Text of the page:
Country Life Today: The Eden Project lights up the Cornish night in a stunning display

In today's round-up, we reveal why the Cornish garden has illuminated its biomes; discover an unusual Jacobite relic that is going under the hammer next month; and find out why Africa's tropical plants are facing extinction.

Eden Project lights up to honour the National Lottery

This week sees the 25th anniversary of the National Lottery and the Eden Project has marked the occasion with an extraordinary light display. The Cornish scheme, which was kickstarted by a £56 million Millennium Lottery Commission award, used special lighting effects to give its biomes a makeover, making them look like giant lottery balls. Between November 23 and 29, the botanical garden is also offering free entry to anyone who presents a National Lottery ticket.

Like the Eden Project, hundreds of other schemes across the country that have benefitted from Lottery funding — from Lincoln Castle to the Victoria & Albert Museum in Dundee — are celebrating with free entries, special events and offers from now until December 1.

Full story (Cornwall Live)

Young Pretender’s hair stars in country-house contents sale

As far as heirlooms go, it’s a bizarre one but Jacobite aficionados have a rare opportunity to buy a lock of Bonnie Prince Charlie’s hair. The relic, carefully preserved in a snuff box, is part of a 300-lot auction of objects from Worcestershire’s Spetchley Park, which will take place at Sotheby’s New Bond Street on December 11.

Portrait of Charles Edward Stuart ‘Bonnie Prince Charlie’

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Owner Henry Berkeley, who inherited the house from his father two years ago, is modernising it for the 21st century and, in the process, he’s selling 750 objects from his collection. Along with the Young Pretender’s lock, other highlights include a clan’s charm stone, an 18th-century Kirkman harpsichord and a suite of Chinese export wallpaper that has never been hung and has kept its colours intact.

Full story (The Scotsman)

Africa’s tropical plants struggle for survival

As much as a third of tropical African trees, shrubs, herbs and vines are at risk of extinction, according to new research. The plants are facing multiple threats, from climate change to deforestation, economic development and population growth.

Among the worst-hit areas are western Africa, Ethiopia, and parts of Tanzania and the Democratic Republic of the Congo, where more than 40% of local plant species could disappear in what would be a huge blow to global biodiversity.

Full story (BBC)

The (second) return of the beaver

Hot on the heels of the yesterday’s National Trust announcement that it will release beavers at Holnicote and Valewood come the news that a Norfolk country estate has also been granted a licence to bring back the industrious rodents next spring.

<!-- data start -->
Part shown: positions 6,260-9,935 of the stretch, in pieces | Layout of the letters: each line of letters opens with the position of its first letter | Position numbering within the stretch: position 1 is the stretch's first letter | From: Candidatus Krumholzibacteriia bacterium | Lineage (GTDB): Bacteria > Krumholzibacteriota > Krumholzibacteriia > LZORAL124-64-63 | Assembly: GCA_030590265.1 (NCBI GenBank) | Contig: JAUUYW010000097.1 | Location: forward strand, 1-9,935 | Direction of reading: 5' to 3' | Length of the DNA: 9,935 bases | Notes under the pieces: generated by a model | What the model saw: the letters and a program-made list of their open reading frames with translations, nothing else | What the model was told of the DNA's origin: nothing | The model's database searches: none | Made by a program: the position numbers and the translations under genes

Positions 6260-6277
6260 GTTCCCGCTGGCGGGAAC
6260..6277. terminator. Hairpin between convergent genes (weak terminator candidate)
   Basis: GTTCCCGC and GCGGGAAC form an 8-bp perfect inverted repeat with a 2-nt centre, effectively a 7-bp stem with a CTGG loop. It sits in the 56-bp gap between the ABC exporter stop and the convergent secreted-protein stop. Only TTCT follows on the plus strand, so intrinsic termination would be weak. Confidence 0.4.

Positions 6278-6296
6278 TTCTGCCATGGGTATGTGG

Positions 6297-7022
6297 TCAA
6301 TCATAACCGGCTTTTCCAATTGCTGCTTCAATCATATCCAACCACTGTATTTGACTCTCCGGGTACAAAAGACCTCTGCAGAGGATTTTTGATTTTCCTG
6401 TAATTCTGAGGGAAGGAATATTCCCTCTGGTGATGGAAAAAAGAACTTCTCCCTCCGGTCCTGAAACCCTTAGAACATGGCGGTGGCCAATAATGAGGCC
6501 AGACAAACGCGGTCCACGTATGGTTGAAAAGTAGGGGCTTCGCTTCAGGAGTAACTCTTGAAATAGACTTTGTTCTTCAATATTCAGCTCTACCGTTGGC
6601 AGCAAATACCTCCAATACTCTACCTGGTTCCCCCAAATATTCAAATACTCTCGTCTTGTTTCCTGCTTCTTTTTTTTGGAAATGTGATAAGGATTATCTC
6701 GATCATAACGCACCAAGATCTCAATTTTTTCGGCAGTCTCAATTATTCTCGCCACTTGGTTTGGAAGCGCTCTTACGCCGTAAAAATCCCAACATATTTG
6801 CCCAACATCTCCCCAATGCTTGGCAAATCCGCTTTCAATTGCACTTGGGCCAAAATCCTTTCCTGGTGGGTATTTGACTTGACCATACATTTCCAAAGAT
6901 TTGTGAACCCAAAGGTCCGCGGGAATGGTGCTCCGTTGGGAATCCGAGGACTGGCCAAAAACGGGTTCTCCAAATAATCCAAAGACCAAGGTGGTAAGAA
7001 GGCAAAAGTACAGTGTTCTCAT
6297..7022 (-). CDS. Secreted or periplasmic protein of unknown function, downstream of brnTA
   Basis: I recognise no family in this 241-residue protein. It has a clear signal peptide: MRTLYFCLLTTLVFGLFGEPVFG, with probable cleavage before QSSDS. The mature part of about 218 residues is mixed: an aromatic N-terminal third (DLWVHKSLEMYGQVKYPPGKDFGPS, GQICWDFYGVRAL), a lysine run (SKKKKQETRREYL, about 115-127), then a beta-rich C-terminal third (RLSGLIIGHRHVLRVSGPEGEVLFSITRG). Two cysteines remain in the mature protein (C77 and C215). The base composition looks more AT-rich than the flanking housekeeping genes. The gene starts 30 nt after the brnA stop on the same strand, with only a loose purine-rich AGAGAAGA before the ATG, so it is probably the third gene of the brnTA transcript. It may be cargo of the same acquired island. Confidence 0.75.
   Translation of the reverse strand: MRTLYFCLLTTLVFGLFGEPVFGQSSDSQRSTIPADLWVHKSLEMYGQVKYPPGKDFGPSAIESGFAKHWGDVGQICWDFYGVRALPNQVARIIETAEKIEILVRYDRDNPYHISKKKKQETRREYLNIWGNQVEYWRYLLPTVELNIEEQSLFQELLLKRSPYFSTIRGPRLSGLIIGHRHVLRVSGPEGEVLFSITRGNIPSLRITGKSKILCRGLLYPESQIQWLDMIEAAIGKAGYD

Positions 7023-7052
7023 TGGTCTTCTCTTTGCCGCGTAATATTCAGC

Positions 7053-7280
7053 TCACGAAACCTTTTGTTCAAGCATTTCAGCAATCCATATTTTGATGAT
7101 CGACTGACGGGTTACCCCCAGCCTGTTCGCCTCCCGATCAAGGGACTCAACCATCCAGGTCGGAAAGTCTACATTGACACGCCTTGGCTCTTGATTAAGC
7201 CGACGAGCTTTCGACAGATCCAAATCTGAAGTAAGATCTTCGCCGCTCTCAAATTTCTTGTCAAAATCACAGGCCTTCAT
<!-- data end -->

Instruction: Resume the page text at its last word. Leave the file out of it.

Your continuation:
Wild Ken Hill, in Heacham Bottom, will release six animals in a monitored 60-acre enclosure. ‘This will be the first time that beavers have existed in Norfolk for hundreds of years, and it’s a massive step towards growing the biodiversity,’ the estate stated on its website.

But the rodents’ reintroduction will also help with water management and flood prevention. ‘The dams, channels and other structures that beavers engineer will help the land to hold onto water better. Simply, when it rains hard, the land will absorb more water, and when it’s dry, the land will also stay wetter.’

Full story (Eastern Daily Press)

On this day… in 2003

England beat Australia in the Rugby World Cup Final to become the first-ever side from the Northern hemisphere to win the competition. The historic match was played at Sydney’s Telstra Stadium and proved nail-biting till the end. At full time, the teams were tied 14-14 and it was only a drop goal by fly-half Jonny Wilkinson, scored a mere 26 seconds before the end of the extra time, that bagged the cup for England.

Discover Britain’s most dog-friendly pubs

The Fox & Hounds in Theale, West Berkshire, has been crowned the UK’s best watering hole for pooches and their owners in the Rover Most Dog-Friendly Pub Awards 2019.

However, you don’t have to go all the way there to find a good place to have a pint in four-legged company. Another 11 regional winners were also picked, each of which offers a warm welcome and special treats to furry friends.

Full story (Country Life)

And finally… pudding for yew

David Thresher, Head Gardener at the National Trust’s Berrington Hall in Herefordshire has topped each of the plants on the stately home’s yew avenue with horticultural fleece to make them look like Christmas puddings.

Yews have been turned into Christmas puddings at Berrington Hall